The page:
Seven big questions about the new Windows Phone 7 Series

Seven big questions about the new Windows Phone 7 Series

Summary: I watched this week's announcement of the new Windows Phone 7 Series from afar. Still, even over the Internet, it was an impressive demo, and the post-announce buzz has been positive. I've come up with seven big questions that stand out in my mind, wondering about the missing apps, the long wait, and whether that awkward name is really a liability.


I watched this week's announcement of the new Windows Phone 7 Series over the web. It was in Barcelona, and I was stuck here at home digging out from under a mountain of work that piled up after a pleasant vacation. Still, even over the Internet, it was an impressive demo, and the post-announce buzz was uniformly positive. (ZDNet's coverage includes excellent posts from my compadres Mary Jo Foley, Matthew Miller, and Joel Evans, analysis by Larry Dignan, and a slick image gallery.) After looking at the announcement and thinking over its ramifications, I've come up with seven big questions that stand out in my mind.

Is this a complete reset of the Windows Mobile line? And can Microsoft pull it off?

This is a new operating system, a new user interface, and a new set of requirements on hardware makers. What's left? All in all, this is indeed a complete reset and a pretty spectacular admission that the old Windows Mobile line was years past its sell-by date.

The ZuneHD wasn't a mere media player, it was a stealth, hidden-in-plain-sight workout of a new hardware platform.

It does invite shuddering comparisons to the XP-to-Vista transition, doesn't it?

Fortunately, this isn't as big a leap as it appears. The hardware, the OS, and the new UI have already had a pretty thorough shakedown in the evolution of the Zune hardware, which culminated in the ZuneHD, which is impressive technically even if it hasn't been a hit sales-wise. For Zune-watchers who wondered why Microsoft was persisting in its seemingly quixotic competition with the iPod juggernaut, you now have your answer: The ZuneHD wasn't a mere media player, it was a stealth, hidden-in-plain-sight workout of a new hardware platform. Based on the ZuneHD experience, we already know what the UI and hardware can do at a minimum, and there are some pretty impressive new technologies in the Windows Phone 7.

There's a lot we can't evaluate about the Zune/WinPhone7 platform, because it's so opaque. Long Zheng identified the Zune's "Iris" UI framework several years ago, but we still know little about it. In a private conversation yesterday, Rafael Rivera called Iris "a huge blackbox of a framework" and promised to tear it apart to see what makes it tick. I'm looking forward to reading about his discoveries.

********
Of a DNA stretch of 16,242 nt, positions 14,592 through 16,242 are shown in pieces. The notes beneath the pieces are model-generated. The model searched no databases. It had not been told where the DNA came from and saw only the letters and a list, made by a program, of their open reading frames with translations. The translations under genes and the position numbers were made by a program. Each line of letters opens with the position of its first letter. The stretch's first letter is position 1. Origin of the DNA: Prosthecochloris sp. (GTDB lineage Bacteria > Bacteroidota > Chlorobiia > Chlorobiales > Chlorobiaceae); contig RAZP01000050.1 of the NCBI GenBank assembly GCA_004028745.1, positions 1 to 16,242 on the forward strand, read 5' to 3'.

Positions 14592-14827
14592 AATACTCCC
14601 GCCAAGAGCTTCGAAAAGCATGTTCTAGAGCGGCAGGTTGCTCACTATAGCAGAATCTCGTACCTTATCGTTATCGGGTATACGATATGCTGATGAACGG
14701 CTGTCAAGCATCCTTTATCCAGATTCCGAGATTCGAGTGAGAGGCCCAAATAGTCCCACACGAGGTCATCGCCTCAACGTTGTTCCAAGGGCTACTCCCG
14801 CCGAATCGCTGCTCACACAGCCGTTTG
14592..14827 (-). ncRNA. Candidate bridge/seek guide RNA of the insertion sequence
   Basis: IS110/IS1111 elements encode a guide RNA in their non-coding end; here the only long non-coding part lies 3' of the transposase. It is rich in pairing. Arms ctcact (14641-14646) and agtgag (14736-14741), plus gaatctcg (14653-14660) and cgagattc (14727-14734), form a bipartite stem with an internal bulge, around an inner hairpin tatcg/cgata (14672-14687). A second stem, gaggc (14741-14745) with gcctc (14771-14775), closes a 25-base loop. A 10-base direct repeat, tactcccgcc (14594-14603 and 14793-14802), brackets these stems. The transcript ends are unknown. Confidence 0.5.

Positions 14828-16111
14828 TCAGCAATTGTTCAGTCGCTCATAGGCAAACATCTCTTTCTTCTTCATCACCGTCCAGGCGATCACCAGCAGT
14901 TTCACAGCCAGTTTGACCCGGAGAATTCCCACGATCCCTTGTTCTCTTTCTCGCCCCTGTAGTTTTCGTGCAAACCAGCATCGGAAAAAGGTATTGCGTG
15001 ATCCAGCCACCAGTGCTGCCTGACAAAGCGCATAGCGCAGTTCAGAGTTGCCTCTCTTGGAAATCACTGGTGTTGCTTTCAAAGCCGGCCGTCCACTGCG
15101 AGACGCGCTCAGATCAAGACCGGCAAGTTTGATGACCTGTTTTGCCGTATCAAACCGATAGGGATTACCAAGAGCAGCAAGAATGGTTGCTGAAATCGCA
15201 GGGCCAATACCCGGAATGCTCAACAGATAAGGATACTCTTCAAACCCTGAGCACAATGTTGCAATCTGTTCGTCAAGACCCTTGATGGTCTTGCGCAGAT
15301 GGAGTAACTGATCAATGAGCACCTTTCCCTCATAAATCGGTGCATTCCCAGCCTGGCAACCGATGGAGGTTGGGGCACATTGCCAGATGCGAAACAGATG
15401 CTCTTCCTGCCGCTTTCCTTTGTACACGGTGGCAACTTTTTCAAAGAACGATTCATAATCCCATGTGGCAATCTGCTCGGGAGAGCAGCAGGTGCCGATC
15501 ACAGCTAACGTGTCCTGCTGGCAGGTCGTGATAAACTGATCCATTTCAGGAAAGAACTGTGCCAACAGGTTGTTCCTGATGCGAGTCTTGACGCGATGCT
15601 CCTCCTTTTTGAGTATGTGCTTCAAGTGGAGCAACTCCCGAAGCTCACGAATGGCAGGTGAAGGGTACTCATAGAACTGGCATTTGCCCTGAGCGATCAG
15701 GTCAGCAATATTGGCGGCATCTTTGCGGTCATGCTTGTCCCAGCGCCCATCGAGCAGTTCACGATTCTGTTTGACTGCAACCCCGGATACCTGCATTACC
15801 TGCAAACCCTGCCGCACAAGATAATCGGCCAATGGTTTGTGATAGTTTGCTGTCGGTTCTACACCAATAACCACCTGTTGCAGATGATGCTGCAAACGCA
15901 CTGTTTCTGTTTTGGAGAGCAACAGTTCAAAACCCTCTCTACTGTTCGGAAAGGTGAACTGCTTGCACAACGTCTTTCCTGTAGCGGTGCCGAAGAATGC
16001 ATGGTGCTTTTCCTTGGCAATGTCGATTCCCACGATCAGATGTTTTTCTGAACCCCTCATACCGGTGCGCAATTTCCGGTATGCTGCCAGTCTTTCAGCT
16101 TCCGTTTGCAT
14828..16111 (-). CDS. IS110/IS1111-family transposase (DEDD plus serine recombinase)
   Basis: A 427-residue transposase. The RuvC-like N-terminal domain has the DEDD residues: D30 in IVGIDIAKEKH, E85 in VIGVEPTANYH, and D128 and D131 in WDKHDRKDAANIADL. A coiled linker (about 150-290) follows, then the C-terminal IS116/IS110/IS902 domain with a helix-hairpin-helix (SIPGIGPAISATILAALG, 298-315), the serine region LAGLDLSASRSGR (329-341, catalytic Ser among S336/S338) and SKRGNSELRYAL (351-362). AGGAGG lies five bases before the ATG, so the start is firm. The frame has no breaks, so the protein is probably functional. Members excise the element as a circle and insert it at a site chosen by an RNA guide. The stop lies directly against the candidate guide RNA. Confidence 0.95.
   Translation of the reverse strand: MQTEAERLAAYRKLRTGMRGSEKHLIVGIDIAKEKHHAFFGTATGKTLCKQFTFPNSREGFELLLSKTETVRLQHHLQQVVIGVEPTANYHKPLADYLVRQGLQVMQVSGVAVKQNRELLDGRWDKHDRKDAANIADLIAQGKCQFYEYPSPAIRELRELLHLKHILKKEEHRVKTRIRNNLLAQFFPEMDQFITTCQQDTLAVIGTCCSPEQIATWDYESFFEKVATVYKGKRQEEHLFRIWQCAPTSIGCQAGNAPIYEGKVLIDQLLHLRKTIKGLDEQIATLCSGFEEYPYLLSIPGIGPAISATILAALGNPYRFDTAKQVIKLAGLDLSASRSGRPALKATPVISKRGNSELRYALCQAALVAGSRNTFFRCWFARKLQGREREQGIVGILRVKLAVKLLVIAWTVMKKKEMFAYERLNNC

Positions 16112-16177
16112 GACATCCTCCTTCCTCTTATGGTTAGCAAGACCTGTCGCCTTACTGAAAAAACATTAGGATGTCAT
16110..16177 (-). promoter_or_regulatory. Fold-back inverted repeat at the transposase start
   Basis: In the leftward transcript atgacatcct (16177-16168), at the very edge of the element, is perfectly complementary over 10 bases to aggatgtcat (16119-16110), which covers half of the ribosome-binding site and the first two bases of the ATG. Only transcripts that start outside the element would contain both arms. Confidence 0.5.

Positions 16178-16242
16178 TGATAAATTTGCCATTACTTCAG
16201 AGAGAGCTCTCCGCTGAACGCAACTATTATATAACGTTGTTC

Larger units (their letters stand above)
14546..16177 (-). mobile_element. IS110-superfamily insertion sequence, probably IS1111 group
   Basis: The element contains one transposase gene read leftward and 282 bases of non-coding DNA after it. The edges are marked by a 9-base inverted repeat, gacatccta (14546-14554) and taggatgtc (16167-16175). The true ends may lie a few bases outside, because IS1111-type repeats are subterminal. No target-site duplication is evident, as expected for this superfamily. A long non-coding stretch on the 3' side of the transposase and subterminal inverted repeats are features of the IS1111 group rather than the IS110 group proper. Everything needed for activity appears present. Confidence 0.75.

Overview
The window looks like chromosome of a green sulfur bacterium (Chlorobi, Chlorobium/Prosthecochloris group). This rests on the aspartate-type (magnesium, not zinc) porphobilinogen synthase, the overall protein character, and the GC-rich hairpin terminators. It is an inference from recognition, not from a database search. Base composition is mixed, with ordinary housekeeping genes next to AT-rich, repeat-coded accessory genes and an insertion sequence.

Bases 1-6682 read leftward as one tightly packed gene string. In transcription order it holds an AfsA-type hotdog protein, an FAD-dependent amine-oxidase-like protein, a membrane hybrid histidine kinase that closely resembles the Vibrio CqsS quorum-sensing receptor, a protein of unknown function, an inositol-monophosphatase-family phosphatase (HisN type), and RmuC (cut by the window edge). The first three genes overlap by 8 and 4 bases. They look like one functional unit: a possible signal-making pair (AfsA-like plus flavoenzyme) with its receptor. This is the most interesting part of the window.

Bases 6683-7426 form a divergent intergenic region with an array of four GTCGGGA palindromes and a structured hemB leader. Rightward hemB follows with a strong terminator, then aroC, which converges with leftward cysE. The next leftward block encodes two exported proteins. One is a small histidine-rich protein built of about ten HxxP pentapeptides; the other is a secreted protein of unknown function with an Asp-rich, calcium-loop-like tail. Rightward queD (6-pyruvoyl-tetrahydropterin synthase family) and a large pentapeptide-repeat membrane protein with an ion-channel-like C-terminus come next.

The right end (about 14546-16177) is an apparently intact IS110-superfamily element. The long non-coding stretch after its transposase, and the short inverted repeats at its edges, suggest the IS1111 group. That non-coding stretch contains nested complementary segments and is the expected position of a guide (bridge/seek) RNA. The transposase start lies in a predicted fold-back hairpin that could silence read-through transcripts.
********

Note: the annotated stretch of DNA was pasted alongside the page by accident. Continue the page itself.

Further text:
So yes, there are unmistakable similarities to the reset that resulted in Windows Vista, but three years later I think there's no question Microsoft has learned from those mistakes. No one within a thousand miles of Redmond wants to be associated with anything even remotely like another Vista, and there's enough understanding of where that project went wrong that I think history is unlikely to repeat here.

Page 2: Where are the apps? Why the wait? -->

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But where are the apps?

Patience, grasshopper.

Allow me to quote Microsoft's Charlie Kindel, who left the Windows Home Server group last year to work on this project:

There’s a whole bunch of stuff we did not announce today. Specifically we did not announce anything about building applications & games for the new Windows Phone 7 Series operating system. We did this because

(a) The new phone user experience we are talking about is so hugely cool we want people to be able to absorb it for a while, and…

(b) We are working on being able to tell the full story in March at the MIX10 conference in Las Vegas.  We have at least 12 sessions lined up and attendees will be the first to get access to the bits.

Oh yeah, I'll be at MIX10. Apple has stolen a trick from Microsoft's old playbook, defining the sheer number of iPhone apps as the criterion for success. Microsoft's challenge is to reframe that debate around apps that matter.

Wasn't this announcement a little early? Why such a long wait for the actual product?